Cassie, The Flight Attendant in Chris Bohjalian’s new book, drinks too much. On a Dubai flight, she picks up Alex Sokolov, goes to dinner, has fun sex, and drinks and drinks. She wakes up the next morning, not remembering much, which is a problem because Alex is dead, his throat slit. She is pretty sure she didn’t kill him, but she can’t remember. She remembers liking him, she remembers a colleague of some sort of his came by with a bottle of vodka, but she left. Pretty sure she would not be able to talk her way out of this mess, she cleans up and returns to her hotel, telling no one.

Her flight is met by the FBI and all the flight crew are questioned. People remark she flirted a lot, but there’s no special attention paid to her. However, she soon learns she is not in the clear when CCTV photos of her are posted online. It’s not particularly clear, but she knows sooner or later the connection will be made.

Meanwhile, the killer, a hired assassin is chewed out for leaving a possible witness and ordered to kill her. Casie is thinking her biggest challenge is not being arrested, but really, it’s not being killed. Of course, it would be a little easier to figure this out if she weren’t drunk a good part of the time.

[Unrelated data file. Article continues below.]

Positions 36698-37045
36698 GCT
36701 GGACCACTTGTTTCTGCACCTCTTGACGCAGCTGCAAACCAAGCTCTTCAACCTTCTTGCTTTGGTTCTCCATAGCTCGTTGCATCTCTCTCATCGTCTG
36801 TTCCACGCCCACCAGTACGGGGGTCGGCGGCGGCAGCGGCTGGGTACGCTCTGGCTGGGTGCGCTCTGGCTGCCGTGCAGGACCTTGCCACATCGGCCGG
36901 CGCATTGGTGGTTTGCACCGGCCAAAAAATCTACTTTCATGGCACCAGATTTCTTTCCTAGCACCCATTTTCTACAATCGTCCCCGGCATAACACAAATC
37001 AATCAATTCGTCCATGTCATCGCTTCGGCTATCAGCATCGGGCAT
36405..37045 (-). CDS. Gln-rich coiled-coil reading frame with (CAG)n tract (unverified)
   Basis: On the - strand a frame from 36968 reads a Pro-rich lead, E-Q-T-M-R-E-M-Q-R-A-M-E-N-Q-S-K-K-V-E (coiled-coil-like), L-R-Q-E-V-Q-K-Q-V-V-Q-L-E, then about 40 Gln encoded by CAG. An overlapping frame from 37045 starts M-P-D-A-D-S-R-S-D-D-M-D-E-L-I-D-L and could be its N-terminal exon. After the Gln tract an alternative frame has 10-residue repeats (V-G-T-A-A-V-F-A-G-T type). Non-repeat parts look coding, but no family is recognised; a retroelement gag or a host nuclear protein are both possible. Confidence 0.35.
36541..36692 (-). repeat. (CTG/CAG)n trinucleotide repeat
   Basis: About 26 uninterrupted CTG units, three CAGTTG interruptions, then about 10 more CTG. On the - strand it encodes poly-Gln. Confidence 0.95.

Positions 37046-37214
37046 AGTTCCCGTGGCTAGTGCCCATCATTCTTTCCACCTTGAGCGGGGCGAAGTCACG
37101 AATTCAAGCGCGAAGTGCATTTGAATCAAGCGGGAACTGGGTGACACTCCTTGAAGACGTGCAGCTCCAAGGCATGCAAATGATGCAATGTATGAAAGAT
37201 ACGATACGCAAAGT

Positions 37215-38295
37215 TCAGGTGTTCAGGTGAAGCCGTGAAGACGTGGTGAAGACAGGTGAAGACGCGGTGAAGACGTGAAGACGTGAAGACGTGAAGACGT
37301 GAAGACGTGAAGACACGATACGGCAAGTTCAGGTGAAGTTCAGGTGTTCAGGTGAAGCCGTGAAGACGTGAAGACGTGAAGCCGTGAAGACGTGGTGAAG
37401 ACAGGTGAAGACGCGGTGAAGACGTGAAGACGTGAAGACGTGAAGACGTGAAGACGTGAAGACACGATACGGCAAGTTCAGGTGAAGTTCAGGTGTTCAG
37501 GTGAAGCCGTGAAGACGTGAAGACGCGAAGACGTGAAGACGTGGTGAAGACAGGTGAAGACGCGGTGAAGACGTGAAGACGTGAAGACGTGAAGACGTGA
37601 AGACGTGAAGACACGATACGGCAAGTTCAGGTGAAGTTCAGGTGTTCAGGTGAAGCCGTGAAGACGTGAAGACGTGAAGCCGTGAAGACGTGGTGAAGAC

I guess even stupid people deserve to survive hired assassins and not go to jail for crimes they did not do, but I found Cassie to be irritating in the extreme. She knows what her problem is, knows it is ruining her life, but seems to think of it as inevitable. It is as though the word rehab does not exist, has never existed, and never will exist. Self-destructive does not begin to cut it.

The assassin is not credible. I can’t get into all the reasons why she is a terrible assassin and the resolution is ridiculous because of spoilers, but she is and it is. Nonetheless, in spite of glaring flaws, I mostly enjoyed the story. The pace was good. I loved Cassie’s lawyer Ani, the truthteller. I would love a book with Ani as the protagonist. She’s funny and smart. The secondary characters were interesting and not one-dimensional. Rome, New York, and Dubai seemed all like the same place, but that is probably realistic to the hotel life of flight crews.

If you like intrigue and don’t mind that it doesn’t completely make sense, you should enjoy this.

I received an e-galley of The Flight Attendant from the publisher through Edelweiss.

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